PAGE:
|Institution:||University of Technology, Sydney|
|Full text PDF:||http://hdl.handle.net/2100/1109|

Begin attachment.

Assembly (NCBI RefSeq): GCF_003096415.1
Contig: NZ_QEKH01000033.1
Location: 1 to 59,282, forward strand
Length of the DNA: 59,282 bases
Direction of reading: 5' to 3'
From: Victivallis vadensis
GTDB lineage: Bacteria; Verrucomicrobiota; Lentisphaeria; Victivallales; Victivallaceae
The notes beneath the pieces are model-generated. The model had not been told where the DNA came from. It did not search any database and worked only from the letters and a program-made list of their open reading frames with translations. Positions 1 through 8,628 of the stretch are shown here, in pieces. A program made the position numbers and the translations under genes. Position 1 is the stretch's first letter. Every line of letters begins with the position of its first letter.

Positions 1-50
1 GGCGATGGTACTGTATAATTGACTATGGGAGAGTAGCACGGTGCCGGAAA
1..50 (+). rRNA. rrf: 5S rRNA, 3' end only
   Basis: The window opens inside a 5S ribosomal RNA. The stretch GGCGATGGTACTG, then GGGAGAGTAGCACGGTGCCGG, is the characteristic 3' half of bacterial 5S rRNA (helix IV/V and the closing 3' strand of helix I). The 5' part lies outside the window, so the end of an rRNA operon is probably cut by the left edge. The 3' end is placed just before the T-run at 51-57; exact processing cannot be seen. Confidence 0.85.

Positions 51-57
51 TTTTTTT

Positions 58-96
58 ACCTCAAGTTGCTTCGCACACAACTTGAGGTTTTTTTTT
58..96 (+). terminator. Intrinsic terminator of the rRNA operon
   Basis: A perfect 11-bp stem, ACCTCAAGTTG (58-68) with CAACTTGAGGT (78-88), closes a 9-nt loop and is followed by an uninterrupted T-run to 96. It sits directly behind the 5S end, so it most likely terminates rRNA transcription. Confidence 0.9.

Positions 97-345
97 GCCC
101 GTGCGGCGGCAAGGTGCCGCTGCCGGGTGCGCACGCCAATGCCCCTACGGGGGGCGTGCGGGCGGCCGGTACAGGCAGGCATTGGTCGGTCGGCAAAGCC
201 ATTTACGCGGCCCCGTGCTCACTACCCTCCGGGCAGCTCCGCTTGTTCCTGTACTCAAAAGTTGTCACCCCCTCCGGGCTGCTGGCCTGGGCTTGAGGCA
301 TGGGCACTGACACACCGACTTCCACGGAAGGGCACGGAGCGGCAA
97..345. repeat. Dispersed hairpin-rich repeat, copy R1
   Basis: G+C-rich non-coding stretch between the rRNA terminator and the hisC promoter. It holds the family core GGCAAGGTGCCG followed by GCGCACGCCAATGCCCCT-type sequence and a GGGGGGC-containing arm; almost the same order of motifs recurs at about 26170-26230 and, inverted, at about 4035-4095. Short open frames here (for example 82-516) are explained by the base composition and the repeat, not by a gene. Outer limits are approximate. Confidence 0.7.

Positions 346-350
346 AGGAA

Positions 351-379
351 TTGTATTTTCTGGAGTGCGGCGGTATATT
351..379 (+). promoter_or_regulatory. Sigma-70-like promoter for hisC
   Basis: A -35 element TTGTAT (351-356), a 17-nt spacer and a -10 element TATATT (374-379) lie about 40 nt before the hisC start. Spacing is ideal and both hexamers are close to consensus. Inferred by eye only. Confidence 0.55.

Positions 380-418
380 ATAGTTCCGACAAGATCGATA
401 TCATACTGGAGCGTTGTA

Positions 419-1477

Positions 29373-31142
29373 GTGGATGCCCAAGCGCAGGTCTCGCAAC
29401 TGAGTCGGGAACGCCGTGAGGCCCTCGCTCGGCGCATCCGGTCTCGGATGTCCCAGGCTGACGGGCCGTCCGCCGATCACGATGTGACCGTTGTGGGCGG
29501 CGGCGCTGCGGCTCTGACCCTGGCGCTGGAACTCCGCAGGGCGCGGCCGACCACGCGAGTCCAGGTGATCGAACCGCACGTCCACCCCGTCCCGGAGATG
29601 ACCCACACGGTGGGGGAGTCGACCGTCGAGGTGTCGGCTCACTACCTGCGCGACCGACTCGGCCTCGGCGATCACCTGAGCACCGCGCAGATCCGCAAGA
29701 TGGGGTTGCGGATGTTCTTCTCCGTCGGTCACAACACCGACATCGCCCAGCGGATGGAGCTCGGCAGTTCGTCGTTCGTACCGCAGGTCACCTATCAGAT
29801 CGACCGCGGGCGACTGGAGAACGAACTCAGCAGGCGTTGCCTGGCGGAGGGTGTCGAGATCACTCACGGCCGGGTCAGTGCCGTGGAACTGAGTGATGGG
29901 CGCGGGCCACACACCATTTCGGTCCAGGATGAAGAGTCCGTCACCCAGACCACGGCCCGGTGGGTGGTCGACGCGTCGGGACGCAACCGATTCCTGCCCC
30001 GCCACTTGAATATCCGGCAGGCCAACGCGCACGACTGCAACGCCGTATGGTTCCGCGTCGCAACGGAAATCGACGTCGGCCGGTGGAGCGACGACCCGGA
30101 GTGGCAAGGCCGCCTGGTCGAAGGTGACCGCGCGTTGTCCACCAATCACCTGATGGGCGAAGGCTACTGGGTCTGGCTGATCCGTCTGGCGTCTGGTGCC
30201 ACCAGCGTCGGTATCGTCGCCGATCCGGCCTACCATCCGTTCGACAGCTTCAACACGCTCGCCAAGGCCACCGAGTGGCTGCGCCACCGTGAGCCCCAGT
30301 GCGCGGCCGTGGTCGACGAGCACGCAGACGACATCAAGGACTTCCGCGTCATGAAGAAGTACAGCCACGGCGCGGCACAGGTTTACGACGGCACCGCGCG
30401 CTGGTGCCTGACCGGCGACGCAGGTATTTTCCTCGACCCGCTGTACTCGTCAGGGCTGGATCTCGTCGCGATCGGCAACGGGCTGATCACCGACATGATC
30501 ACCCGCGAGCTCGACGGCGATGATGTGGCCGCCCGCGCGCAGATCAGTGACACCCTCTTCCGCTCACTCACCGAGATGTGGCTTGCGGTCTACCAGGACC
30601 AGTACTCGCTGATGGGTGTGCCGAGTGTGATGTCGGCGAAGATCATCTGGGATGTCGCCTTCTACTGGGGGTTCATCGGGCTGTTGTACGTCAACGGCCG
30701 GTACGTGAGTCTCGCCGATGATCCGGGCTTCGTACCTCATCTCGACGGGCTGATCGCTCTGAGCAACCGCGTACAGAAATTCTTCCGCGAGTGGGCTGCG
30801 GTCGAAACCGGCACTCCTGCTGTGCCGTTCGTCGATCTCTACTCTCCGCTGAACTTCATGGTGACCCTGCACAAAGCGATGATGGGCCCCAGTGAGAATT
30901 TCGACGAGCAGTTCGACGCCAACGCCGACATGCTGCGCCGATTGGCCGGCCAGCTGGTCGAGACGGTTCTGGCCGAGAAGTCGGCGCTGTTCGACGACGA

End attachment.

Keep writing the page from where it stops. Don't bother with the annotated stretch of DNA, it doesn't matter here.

This thesis provides a national overview of Australian student politics between 1960 and 1972. It explores firstly the ways in which student movements have been understood theoretically, especially the idea of student protest as an early "new social movement". To establish context, I discuss structural and cultural changes in the tertiary education system during the 19508 and 1960s and some relevant aspects of the politics of the postwar boom. Several chapters are then devoted to an analytical narrative chronicling the rise of student protest from 1960 onwards. They explore the rise of student protest in opposition to racism in the early 1960s and the politics of the groups involved; then the particular role of students in the development of the anti-Vietnam war movement and other social movements which arose in this period. The growth of student radicalism over particular on-eampus issues is also canvassed. The second part of the thesis focuses particularly on the relationship between the student movement and the labour movement. The course and nature of the interaction between radical students and the Labor Party and Communist Party is analysed. The politics of radical students is then discussed, in relation especially to Maoism, Trotskyism, Humanism, Self-Management and the New Left, with particular emphasis on ideas about the relationship between students and the working class. Some key episodes of student/worker cooperation are then examined, and the final chapter outlines the rise of a new, more militant trade union movement over the course of this period. The conclusion discusses the implications of this thesis for social movement theory and how the "sixties" is remembered today.